United Airlines’ Change Fee: As you probably already know, Scott (Hack My Trip), really came to the rescue by generously extending his United Airlines Premier 1k elite status perks to me when it came to helping me find a new return flight home. One of the benefits of Premier 1k status with United is the ability to make changes to/cancel an award bookings without penalty. This became extremely helpful because I was able to book a “back-up” fight with United in case I was unable to find an itinerary that worked for us with American Airlines. Luckily, I found a great discount economy itinerary departing right from Kauai (instead of having to go back to HNL) to Newark via a red-eye connection through LAX departing on June 11. Even though I knew that leaving Hawaii on June 11 would leave us with practically no time to enjoy the beautiful state, I told Scott to go ahead and book it anyway because that would essentially mean that I had secured a flight home with nothing to lose, and I had high hopes of award space opening up for the following day. Scott booked the flight for me using from his United MileagePlus balance, and I went ahead and transferred 40,000 Chase Ultimate Rewards points to him (from my Chase Sapphire Preferred Visa), which he could transfer directly into his United account, or even transfer back to me if I decided to cancel my itinerary for whatever reason. There was really no risk for either of us in this transaction. After a day of having my “back up” flight, I did notice that award space for the same itinerary opened up for June 12, and I was successful in changing the itinerary by simply calling United. I’m really happy everything worked out as planned with our new return flight! Thanks, Scott!
Hyatt Place’s Early-Departure Rate Change: As you might recall, I felt pretty accomplished about scoring a great deal at the Hyatt Place Waikiki Beach via Hyatt’s best rate guarantee back in February (related post). Well, with our new flight itinerary, it literally meant that we cut the trip in half and had no other choice but to spend less time on each of the two islands. My original booking including 3 nights at the Hyatt Place Waikiki Beach at the rate of $119 (regular room rate is $294). When I called Hyatt to inform them that I’d be only needing the room for 2 nights instead of 3, the agent told me that any change in the reservation would result in a rate change of $294 per night. Yikes. But… there was good news! She said that because I was staying at a Hyatt Place, I was not subject to an “early departure fee”, meaning that I could simply tell the front desk at check-in that I would be checking out after 2 nights, not 3, and I would only be charged my original room rate of $119 per night! How fitting! I’ll admit, I felt kind of skeptical about this – I didn’t want to have to wait until to check in to see if this would really work, so I went ahead and voiced my situation by creating a thread on Flyertalk. Within minutes, a Hyatt representative commented and told me that the agent on the phone was correct, and I was in the clear; having that in writing eased my nerves and heightened my excitement. Thanks to my Hyatt phone rep, Amy, for teaching me about Hyatt Place’s “early departure” policy!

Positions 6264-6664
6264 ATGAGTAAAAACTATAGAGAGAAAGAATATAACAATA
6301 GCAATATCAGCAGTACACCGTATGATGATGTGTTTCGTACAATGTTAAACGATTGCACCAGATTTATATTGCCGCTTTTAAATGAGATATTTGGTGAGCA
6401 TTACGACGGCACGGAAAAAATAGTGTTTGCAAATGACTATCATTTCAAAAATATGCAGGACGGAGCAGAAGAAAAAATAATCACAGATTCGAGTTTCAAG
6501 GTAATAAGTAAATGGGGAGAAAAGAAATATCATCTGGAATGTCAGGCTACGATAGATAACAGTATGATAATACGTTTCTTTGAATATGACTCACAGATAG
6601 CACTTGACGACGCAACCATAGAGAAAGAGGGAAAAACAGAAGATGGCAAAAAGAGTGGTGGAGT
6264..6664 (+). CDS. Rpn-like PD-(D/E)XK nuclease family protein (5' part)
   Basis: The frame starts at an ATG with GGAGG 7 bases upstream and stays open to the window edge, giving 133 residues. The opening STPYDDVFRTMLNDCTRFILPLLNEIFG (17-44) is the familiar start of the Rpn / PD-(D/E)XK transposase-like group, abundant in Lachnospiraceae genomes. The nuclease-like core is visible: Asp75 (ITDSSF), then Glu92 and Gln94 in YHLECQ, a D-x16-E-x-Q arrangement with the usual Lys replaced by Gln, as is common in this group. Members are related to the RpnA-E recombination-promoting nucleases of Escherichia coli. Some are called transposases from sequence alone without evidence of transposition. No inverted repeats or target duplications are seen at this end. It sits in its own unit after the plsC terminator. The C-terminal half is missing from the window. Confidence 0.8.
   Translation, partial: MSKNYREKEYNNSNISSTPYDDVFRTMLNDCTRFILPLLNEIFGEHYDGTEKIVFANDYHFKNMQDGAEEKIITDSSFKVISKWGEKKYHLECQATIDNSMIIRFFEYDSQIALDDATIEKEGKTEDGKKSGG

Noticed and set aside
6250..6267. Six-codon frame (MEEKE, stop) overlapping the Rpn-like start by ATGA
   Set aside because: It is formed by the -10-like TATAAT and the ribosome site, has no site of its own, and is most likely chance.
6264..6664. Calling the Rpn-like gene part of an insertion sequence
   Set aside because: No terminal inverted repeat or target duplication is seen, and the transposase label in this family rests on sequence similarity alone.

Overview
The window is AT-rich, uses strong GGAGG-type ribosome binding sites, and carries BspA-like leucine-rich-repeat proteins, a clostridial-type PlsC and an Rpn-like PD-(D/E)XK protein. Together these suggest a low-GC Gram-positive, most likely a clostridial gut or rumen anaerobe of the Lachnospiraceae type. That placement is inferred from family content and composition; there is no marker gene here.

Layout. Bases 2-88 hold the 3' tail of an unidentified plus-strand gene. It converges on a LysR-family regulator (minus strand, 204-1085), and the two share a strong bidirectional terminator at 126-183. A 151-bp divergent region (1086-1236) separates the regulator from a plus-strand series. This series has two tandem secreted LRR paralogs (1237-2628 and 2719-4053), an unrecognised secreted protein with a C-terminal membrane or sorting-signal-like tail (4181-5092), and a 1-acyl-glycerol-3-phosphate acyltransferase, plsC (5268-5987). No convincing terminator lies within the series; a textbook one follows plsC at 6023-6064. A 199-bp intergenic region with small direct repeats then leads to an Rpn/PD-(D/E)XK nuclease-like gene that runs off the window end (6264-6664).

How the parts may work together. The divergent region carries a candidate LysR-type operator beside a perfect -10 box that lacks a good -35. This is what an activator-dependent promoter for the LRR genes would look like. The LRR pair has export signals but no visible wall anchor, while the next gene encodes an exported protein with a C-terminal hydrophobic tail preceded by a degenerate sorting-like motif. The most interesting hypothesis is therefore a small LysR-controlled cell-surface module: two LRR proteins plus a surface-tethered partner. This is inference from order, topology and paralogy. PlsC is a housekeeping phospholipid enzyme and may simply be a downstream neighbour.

Hyatt’s Resort Fee: Back in April, I applied for the Hyatt Credit Card with my Hawaii trip in mind because I was attracted to the fact that I’d get two free night certificates after my first purchase. Well saying that Hawaii is pretty darn expensive is old news, and with the Grand Hyatt Kauai selling for $560 a night, I figured this was my window of opportunity to use the free nights. Not only did I save over $1100 on the standard rate, the Hyatt booking rep told me that free nights certificates are exempt from the resort fee. Well, it’s getting close to my bed time now, so I’m not going to elaborate and tell you how great it felt to save $50 (though it looks more exciting now that I see the words “save $50” next to each other in a sentence), but it just happened to coincidently fit so perfectly into my day of “avoiding fees”. I definitely hung up with a smirk on my face.
In conclusion, I’m beyond excited that Hawaii is two weeks away (those who have been following me on Twitter and Facebook have already experienced the countdown), and I couldn’t be happier that everything worked out beyond my expectations when it came to shuffling my itinerary around. Even though we will only be in Hawaii for 5 short days, I’m excited for my first taste of Hawaii, and I can’t wait to sit my bum on the beach!
As you can see I sometimes get so excited when writing a blog post, that I forget how long the post actually is. I hope this served as a worthy bed-time novel… LOL